Appalachia Appalachia Through My Eyes

Appalachia Through My Eyes – Shape Note Singing

My life in appalachia shape note singing

People gather in the third floor chapel of the Historic Shook-Smathers House in Clyde, N. C. to lift their voices in the tradition of Shape-Note Singing.

Tipper

Appalachia Through My Eyes – A series of photographs from my life in Southern Appalachia.

 

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25 Comments

  • Reply
    DEBBIE NIXON
    September 7, 2019 at 3:50 pm

    Tipper
    My grandpa was song leader I recall being out his house and listening to him call or sing out shape notes when he would be going through the song book in his hand trying to prepare for what songs he would lead at church. He would also go to church signings on Sunday between church services they would use shape note song books they were all serious about their singing. I was little but enjoyed going with them fun times and great memories
    Deb

  • Reply
    Zelma
    September 26, 2016 at 8:58 am

    I have several old music books from my grandmother, some of which have shaped notes. I would love to learn shaped note singing, but there are no groups in my area.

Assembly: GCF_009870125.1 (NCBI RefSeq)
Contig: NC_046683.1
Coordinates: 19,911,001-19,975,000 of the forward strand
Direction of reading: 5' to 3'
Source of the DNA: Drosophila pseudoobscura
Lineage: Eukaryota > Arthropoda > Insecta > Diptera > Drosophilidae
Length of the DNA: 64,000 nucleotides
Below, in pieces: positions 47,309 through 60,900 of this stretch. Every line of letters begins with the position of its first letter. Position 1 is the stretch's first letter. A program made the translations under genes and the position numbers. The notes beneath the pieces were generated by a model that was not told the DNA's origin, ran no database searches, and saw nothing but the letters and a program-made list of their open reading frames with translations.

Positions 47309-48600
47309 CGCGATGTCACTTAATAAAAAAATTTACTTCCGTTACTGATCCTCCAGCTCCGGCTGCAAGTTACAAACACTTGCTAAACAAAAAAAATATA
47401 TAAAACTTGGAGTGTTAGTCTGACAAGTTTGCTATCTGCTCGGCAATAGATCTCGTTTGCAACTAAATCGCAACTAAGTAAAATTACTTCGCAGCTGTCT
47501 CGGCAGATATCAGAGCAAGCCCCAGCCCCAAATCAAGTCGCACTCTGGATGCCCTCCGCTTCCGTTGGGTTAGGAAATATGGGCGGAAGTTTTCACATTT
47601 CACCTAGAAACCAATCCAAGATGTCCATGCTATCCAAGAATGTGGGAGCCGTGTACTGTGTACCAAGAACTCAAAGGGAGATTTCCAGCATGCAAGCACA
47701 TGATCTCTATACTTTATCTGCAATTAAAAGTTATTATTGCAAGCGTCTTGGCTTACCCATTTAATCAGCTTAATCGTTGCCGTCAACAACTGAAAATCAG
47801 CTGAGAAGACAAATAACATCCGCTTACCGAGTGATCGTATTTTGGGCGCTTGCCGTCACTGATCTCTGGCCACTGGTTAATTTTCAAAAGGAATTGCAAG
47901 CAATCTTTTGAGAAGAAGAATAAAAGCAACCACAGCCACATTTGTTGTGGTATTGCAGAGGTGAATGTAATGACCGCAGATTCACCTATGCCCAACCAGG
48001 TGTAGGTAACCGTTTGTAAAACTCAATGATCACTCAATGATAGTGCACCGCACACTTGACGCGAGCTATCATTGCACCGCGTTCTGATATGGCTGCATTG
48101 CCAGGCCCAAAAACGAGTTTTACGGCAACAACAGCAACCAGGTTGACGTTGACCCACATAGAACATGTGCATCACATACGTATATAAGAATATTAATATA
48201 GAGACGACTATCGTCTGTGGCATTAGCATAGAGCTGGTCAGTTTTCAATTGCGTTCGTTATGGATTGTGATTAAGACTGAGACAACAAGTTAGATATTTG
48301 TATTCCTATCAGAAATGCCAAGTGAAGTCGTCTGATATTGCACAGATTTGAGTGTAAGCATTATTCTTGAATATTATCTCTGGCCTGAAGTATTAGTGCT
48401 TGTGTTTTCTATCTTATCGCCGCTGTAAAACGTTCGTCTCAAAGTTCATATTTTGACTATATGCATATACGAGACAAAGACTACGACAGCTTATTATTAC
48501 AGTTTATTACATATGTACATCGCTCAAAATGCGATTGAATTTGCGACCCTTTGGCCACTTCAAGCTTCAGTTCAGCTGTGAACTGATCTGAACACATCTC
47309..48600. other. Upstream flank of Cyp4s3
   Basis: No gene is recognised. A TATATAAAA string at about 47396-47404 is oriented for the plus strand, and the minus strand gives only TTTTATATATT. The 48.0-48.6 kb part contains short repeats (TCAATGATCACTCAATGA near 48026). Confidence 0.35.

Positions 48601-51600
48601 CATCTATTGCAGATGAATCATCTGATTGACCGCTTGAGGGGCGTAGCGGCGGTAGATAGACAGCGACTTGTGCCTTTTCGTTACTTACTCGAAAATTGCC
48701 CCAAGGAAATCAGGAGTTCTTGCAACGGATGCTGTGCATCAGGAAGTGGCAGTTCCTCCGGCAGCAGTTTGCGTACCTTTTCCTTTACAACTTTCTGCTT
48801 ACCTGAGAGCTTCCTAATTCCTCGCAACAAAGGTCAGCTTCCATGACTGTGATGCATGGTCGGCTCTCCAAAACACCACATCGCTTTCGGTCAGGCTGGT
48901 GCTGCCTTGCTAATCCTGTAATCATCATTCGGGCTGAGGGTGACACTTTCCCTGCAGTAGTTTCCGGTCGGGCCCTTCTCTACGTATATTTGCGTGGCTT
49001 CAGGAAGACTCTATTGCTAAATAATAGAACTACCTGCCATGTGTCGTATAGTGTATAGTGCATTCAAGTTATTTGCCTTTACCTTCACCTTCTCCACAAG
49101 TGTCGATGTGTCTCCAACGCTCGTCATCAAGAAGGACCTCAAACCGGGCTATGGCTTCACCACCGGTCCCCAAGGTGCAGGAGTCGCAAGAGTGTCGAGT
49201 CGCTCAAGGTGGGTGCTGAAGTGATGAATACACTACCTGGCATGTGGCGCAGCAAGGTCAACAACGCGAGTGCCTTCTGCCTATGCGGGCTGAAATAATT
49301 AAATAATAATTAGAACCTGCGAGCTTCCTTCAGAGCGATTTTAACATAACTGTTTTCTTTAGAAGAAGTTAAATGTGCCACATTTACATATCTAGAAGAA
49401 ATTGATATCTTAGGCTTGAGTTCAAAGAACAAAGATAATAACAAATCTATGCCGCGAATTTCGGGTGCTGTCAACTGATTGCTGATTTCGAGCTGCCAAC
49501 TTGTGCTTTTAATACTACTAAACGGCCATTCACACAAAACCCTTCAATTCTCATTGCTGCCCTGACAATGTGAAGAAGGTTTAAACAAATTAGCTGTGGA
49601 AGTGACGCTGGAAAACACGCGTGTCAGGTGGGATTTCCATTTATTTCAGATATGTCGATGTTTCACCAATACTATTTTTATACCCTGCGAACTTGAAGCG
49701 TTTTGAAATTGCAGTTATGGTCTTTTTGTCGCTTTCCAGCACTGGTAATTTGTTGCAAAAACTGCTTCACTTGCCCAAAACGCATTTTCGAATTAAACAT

• Reply
    Garry Ballard
    September 25, 2016 at 6:30 pm

    I’ve only just discovered shape note singing or sacred harp singing as it also seems to be called. It takes me straight into the Heavenlies! It’s rapidly becoming my favourite singing style I love it so much! So glad you posted that link Isaac Green, really beautiful! Never heard it in Australia but it seems it’s making a comeback all over the English speaking world now.

  • Reply
    Janet Pressley
    April 14, 2016 at 3:14 am

    I see somebody I know…

  • Reply
    Sanford McKinney, Jr
    April 13, 2016 at 7:58 am

    Tipper,
    This pretty much describes my efforts at singing: